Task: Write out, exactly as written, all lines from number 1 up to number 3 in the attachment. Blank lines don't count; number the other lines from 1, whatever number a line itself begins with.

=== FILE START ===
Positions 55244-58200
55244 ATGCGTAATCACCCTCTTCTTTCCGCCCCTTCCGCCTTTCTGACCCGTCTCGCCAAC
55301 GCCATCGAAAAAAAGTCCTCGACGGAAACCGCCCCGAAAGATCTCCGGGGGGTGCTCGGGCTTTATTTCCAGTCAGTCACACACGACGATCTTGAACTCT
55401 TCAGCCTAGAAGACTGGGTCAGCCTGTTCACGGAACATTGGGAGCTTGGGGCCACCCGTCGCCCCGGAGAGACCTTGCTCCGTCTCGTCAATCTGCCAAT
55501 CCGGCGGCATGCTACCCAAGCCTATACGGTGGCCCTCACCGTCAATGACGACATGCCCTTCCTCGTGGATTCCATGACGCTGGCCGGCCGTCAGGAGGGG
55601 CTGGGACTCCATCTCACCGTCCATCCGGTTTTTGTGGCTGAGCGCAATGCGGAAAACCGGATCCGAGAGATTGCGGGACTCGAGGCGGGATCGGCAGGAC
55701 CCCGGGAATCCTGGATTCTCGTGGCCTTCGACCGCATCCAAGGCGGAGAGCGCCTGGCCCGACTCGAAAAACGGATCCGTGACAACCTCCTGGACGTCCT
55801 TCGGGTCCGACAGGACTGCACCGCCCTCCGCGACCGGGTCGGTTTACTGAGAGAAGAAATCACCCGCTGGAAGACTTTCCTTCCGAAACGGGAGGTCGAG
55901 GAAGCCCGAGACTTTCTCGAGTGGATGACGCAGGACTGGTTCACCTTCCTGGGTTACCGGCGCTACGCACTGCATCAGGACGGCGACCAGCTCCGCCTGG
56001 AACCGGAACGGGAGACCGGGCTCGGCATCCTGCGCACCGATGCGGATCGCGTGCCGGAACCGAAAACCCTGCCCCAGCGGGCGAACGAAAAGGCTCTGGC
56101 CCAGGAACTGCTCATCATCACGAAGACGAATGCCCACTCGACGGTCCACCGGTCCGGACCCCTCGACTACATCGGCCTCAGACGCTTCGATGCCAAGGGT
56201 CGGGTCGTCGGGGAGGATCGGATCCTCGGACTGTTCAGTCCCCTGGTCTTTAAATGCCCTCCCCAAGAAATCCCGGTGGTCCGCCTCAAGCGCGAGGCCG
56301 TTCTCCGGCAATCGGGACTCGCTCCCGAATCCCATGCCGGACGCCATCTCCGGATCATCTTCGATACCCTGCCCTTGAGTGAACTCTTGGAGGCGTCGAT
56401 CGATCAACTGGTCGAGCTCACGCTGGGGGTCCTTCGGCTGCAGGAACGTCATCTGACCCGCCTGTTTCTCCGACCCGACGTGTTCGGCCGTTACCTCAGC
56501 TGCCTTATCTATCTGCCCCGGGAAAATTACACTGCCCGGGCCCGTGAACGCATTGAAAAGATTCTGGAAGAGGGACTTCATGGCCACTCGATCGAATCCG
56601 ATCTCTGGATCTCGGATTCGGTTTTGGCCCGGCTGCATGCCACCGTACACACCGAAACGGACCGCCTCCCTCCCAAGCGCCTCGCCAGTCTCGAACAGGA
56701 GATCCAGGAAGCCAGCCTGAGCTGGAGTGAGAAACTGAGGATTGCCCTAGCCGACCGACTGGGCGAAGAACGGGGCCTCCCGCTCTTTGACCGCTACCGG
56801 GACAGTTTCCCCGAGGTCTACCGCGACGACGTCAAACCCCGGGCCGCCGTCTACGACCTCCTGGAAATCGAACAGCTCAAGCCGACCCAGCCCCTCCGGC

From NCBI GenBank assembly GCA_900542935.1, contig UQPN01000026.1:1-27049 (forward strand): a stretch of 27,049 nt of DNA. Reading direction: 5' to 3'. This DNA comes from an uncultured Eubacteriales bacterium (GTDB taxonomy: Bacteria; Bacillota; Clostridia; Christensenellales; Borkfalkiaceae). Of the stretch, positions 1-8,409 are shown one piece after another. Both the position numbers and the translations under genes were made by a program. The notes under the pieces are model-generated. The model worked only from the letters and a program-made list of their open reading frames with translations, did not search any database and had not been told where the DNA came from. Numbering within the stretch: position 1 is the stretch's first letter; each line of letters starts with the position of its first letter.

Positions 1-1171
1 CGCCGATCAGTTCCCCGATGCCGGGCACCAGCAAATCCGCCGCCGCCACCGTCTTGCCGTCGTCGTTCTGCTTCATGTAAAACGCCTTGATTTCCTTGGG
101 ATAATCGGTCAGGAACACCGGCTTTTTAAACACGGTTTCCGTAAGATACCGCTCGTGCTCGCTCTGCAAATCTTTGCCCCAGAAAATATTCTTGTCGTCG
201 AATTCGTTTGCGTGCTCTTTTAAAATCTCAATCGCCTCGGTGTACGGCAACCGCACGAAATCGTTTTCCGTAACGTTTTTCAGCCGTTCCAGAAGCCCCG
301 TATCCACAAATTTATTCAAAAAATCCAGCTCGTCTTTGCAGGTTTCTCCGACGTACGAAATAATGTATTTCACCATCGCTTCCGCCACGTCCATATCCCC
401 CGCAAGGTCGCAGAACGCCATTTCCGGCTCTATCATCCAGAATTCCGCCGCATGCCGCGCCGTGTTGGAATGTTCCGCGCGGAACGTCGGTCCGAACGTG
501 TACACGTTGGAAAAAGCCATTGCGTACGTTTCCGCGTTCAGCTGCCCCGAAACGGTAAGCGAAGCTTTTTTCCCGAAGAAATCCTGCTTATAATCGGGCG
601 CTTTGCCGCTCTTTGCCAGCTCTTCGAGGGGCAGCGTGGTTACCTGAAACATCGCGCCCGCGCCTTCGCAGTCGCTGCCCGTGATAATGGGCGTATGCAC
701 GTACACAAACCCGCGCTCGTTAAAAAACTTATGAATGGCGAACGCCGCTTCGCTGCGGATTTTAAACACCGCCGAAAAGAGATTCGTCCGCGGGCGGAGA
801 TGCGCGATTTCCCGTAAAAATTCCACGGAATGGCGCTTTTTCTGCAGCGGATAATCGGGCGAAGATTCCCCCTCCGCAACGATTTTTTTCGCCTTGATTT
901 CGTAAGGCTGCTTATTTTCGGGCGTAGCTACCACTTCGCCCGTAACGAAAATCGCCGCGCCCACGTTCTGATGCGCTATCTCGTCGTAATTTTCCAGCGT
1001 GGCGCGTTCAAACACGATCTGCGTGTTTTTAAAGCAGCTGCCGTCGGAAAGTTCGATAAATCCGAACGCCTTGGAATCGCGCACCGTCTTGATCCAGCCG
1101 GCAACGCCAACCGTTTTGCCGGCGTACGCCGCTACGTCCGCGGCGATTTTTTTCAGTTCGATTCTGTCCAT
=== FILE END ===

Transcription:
Positions 55244-58200
55244 ATGCGTAATCACCCTCTTCTTTCCGCCCCTTCCGCCTTTCTGACCCGTCTCGCCAAC
55301 GCCATCGAAAAAAAGTCCTCGACGGAAACCGCCCCGAAAGATCTCCGGGGGGTGCTCGGGCTTTATTTCCAGTCAGTCACACACGACGATCTTGAACTCT